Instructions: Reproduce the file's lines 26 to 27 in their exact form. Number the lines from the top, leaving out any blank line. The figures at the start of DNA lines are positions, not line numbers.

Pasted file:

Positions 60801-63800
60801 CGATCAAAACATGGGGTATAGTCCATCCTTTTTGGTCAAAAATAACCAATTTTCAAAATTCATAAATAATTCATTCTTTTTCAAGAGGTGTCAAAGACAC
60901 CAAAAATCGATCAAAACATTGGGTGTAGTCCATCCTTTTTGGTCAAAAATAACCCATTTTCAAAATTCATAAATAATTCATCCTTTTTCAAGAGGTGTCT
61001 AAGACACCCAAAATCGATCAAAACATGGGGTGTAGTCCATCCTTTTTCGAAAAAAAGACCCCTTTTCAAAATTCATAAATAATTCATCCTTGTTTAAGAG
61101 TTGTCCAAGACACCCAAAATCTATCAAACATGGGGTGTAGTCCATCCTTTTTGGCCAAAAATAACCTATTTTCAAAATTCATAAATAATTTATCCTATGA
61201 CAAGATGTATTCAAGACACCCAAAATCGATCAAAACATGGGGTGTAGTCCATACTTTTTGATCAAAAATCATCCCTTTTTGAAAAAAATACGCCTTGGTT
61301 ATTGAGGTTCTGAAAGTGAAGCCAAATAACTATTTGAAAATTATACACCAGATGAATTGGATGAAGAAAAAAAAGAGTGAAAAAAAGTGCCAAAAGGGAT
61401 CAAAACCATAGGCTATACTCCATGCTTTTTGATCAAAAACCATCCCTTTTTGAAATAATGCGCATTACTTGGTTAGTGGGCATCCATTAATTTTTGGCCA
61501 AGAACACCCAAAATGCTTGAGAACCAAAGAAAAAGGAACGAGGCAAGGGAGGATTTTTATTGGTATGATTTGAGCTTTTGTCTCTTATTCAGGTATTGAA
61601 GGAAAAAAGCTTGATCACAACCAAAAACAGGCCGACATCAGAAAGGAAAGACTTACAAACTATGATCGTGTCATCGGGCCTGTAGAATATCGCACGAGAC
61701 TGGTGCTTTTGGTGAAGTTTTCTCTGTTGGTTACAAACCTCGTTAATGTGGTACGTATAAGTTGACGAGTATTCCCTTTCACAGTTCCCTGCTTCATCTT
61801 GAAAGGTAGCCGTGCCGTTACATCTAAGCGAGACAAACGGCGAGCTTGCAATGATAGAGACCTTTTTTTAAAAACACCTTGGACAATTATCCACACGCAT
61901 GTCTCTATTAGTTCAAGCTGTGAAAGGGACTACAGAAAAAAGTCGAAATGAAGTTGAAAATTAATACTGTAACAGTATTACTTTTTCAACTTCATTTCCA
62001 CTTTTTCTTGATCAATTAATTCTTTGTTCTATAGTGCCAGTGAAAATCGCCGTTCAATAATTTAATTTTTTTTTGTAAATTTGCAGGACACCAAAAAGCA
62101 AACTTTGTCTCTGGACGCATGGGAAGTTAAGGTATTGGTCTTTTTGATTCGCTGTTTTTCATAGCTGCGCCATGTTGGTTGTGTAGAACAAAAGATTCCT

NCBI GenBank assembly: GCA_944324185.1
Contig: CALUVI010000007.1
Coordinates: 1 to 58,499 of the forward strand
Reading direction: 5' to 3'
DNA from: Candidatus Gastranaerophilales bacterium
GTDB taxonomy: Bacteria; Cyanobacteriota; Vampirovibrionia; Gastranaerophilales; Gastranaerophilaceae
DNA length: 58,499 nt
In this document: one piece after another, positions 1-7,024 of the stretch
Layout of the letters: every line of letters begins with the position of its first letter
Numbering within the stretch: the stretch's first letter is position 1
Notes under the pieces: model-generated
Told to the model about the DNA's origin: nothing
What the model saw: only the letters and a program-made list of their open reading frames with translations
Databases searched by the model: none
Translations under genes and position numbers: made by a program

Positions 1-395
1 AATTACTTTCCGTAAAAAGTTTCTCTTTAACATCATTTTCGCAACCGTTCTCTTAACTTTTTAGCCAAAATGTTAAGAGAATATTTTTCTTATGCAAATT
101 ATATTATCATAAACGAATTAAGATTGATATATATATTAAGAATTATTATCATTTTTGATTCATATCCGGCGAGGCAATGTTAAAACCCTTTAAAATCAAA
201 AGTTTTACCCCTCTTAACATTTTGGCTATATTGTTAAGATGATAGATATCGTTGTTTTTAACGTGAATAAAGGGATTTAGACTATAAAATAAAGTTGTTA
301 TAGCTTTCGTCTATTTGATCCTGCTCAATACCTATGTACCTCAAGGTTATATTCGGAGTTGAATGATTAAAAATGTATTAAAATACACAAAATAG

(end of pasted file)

Notes under the pieces: model-generated
Told to the model about the DNA's origin: nothing